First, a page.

Bryan P. Sears//March 5, 2019
//March 5, 2019
ANNAPOLIS — Democratic leaders in the General Assembly Tuesday put down a $1 billion marker on an education funding plan.
The bill, introduced Monday in both the House and Senate, comes as lawmakers still have yet to identify a way to pay for the nearly $4 billion proposal commonly known as the Kirwan Commission recommendations. Supporters, however, are vowing to make it happen even as the state is preparing to lower revenue expectations by $350 million over two years.
“It’s going to take a lot of effort to get it done,” said Senate President Thomas V. Mike Miller Jr. “We’re going to make it happen. Robert Moses said once you put it down they’ll never make you pull it back up. We’re going to put that post down. They’re not going to make us pull it back up.”
The proposal calls for $325 million in fiscal 2020 and another $750 million in fiscal 2021. Money in the proposal will go to:
Sen. Paul Pinsky, D-Prince George’s and a member of the Kirwan Commission said the package of reforms proposed in this bill and coming next year will be transformative.
“Seems that over the last 30, 40 years a magic pill has been proposed every four or five years for transforming schools,” said Pinsky, who is also chair of the Senate Education, Health and Environmental Affairs Committee. “Well, 30, 40 years later none of these pills have come up with the solution of transforming our schools across the state or for that matter the nation.”
“This is the package,” he said. “There’s no magic pill, no simple solution for transforming schools. I believe this blueprint is going to be the envy of the other 49 states.”
Additionally, lawmakers plan to set aside $500 million for school construction and renovation requests.
A hearing on the bill, filed nearly two-thirds of the way through the 90-day session, is scheduled for Wednesday in the Senate.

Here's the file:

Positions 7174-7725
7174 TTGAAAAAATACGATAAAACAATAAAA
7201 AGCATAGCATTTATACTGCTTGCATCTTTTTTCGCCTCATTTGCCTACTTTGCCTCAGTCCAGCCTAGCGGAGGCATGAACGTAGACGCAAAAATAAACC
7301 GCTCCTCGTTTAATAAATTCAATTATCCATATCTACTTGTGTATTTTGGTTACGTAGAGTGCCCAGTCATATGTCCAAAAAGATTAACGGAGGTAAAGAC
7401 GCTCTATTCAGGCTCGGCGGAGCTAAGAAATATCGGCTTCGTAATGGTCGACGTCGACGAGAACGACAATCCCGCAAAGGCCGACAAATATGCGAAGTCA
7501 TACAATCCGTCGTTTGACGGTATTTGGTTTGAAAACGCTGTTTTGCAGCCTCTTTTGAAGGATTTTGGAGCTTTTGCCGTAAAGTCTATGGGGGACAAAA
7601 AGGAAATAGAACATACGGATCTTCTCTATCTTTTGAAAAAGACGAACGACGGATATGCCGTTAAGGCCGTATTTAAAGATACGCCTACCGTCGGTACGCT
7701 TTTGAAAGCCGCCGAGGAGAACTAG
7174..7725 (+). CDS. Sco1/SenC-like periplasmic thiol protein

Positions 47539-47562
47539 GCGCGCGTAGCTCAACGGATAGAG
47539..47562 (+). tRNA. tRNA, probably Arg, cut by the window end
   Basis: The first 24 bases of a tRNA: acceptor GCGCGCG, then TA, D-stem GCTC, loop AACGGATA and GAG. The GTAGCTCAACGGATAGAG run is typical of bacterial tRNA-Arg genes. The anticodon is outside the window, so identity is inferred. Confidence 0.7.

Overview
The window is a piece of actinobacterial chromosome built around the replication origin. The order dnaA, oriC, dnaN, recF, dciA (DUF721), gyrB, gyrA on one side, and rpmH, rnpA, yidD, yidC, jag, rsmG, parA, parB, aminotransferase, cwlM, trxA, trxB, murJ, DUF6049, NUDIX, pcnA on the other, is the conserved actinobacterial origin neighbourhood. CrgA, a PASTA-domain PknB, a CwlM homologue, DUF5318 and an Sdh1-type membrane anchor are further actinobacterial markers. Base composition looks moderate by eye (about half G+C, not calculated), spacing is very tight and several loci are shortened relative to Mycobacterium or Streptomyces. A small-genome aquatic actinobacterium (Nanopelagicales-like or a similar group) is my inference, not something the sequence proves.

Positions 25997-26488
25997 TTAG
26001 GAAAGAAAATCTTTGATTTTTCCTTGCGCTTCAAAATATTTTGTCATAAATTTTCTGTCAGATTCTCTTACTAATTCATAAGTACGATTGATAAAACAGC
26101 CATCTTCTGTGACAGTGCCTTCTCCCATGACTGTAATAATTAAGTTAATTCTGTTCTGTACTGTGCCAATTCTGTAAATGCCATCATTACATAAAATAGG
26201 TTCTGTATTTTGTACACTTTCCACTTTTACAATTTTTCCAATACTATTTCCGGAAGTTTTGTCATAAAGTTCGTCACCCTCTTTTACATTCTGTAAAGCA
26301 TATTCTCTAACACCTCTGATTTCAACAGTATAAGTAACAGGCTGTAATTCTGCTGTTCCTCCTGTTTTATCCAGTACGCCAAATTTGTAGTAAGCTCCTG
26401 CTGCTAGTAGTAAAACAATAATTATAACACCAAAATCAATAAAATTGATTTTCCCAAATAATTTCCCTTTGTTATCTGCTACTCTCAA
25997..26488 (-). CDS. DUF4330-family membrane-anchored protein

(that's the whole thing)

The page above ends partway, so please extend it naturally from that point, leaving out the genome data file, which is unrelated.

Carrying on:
The proposal and hearing comes just days before thousands of teachers are expected to descend on Annapolis to rally for additional education funding.
Cheryl Bost, president of the Maryland State Education Association, supports the bill, which includes provisions for teacher raises.
“We’ll be working to make sure the funding follows this bill because that’ll be the key to success in our schools,” said Bost.
The bill also has local government officials scrambling to understand the effects on county budgets before Wednesday’s hearing.
One known provision is a cost to local governments for teacher raises.
Overall, the price tag for fully funding Kirwan is staggering — $4 billion annually, not including inflation, when fully phased in over a decade.
“Of course there are substantial costs to implementing these recommendations, but we have to think what are the costs of not doing this,” said William “Brit” Kirwan, chair of the commission that has come to bear his name.
Fiscal leaders, including Del. Maggie McIntosh, D-Baltimore and chairwoman of the House Appropriations Committee, and Sen. Nancy King, D-Montgomery and chairwoman of the Senate Budget and Taxation Committee, will be tasked with finding the money to pay for the plan at the same time the state is likely to reduce revenue expectations by $350 million over the current year and next.
“The plan to fund it?” said House Speaker Michael Busch. “The plan is to take money in the budget and fund it. We’ll have to make tough decisions. We make tough decisions down here all the time.”
Busch said some “other programs will be cut” but offered no specifics.
“No doubt about it but this is priority No. 1,” said Busch.
A document handed out by Busch’s office to reporters prior to the news conference noted the possibility of revenue write-downs possibly requiring reductions in the proposed plan.
“We are anticipating a significant write-down,” McIntosh said.
To pay for the first installment, the legislature plans to use $200 million set aside for Kirwan from last year plus $36 million budgeted by Gov. Larry Hogan.
McIntosh said an additional $65 million from the education trust fund proposed by Hogan for programs other than Kirwan will also be used.
Funding for coming years, including next year’s $750 million installment, are less clear.
King, the chairwoman of the Senate Budget Committee, grimaced when asked about paying for next year.
“We have to find $750 (million),” said King. “It’s a lot of money.”r